When writing prose or poetry, most folks are used to the standard dictionaries and encyclopedias. These tools are useful to make sure an author is using a term correctly. When delving into specialist, or niche, subjects, it may be a good idea to check and see if a dictionary or encyclopedia exists to make sure the finished product is accurate.
Not sure if a Petabyte is larger than an Exabyte? Is an IP Address the location for intellectual property? If one is not sure, a visit to a local library or to an online computer dictionary or encyclopedia is advised. The computer industry is rife with acronyms and cryptic naming conventions. A specialist dictionary can help an author keep her facts straight, particularly if she is not familiar with the terminology.
One of the most unforgiving groups of readers are those that identify with a particular crowd, such as computer geeks. Any incorrect minutiae will immediately invite scorn and derision. A good example is the movie “The Net”, starring Sandra Bullock. While the overall thriller structure is sound, the glaring computer technology errors make most computer nerds wince in pain. The movie was not as successful because the scriptwriter did not do their homework. Word of mouth savaged the movie for not understanding the basic specialist knowledge one would expect from a movie based on a technological theme.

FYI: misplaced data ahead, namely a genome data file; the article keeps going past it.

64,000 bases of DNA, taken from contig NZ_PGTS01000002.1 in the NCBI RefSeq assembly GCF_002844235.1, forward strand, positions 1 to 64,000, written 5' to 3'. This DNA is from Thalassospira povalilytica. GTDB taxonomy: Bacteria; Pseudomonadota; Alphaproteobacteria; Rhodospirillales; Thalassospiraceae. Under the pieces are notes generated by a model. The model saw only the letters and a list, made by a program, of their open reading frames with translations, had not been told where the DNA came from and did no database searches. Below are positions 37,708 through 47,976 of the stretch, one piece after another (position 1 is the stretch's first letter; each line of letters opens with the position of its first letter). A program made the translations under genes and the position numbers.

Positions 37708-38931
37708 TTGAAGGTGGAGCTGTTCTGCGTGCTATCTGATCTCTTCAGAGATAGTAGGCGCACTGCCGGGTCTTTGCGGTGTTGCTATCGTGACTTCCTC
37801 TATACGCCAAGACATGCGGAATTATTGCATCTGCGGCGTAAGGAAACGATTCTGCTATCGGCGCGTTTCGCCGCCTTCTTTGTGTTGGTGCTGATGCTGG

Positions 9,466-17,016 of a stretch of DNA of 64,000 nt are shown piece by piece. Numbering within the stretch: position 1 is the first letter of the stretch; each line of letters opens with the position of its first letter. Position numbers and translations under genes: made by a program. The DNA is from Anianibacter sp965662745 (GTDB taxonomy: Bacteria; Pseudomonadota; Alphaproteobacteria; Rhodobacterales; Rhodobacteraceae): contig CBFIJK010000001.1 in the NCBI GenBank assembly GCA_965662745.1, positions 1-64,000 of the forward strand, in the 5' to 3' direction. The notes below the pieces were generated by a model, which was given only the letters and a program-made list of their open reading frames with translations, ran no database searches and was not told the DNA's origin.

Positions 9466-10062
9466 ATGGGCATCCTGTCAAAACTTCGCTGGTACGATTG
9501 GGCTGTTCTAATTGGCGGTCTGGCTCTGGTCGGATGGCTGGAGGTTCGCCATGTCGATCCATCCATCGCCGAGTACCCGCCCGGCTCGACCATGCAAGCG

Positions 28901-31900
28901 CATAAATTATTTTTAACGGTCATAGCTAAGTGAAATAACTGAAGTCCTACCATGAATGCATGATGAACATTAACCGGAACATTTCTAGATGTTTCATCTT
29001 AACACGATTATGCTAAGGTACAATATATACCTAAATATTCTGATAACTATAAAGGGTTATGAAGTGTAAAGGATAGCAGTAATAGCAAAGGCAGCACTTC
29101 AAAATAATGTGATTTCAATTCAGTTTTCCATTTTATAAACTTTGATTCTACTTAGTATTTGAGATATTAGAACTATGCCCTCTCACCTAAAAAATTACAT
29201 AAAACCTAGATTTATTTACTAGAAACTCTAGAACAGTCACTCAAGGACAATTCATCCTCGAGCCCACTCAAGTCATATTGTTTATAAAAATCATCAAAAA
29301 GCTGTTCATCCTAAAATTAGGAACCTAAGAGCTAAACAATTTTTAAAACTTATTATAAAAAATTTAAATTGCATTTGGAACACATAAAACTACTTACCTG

Another niche subject that relies on accuracy is the historical novel. If one desires to write a story based in Victorian times, such as a steampunk novel, some of the language used should be accurate to the time period. To assist the aspiring author, Ambrose Bierce wrote a book called Write It Right.
In full disclosure, Mr. Bierce wrote the book because he was a stickler for proper English and he was sickened with the improper use of words used in the books and newspapers of his time. The book covered many words and phrases that are not commonly used in modern times. Today, historical novelists and alternate history authors can use his book to spice up their novels using actual words and phrases that were used in everyday life at the turn of the last century. As long as the author uses the terms where the context is clear, the reader will enjoy the accuracy. It’s a part of the world-building process that pulls the readers into the story.
No matter the subject, there is most likely a dictionary, phrasebook, or encyclopedia that can assist an author to craft an exceptional work. As the niche gets more focused, it is recommended that the author locates an accurate reference book to make sure their reader remains entranced in the details of the work.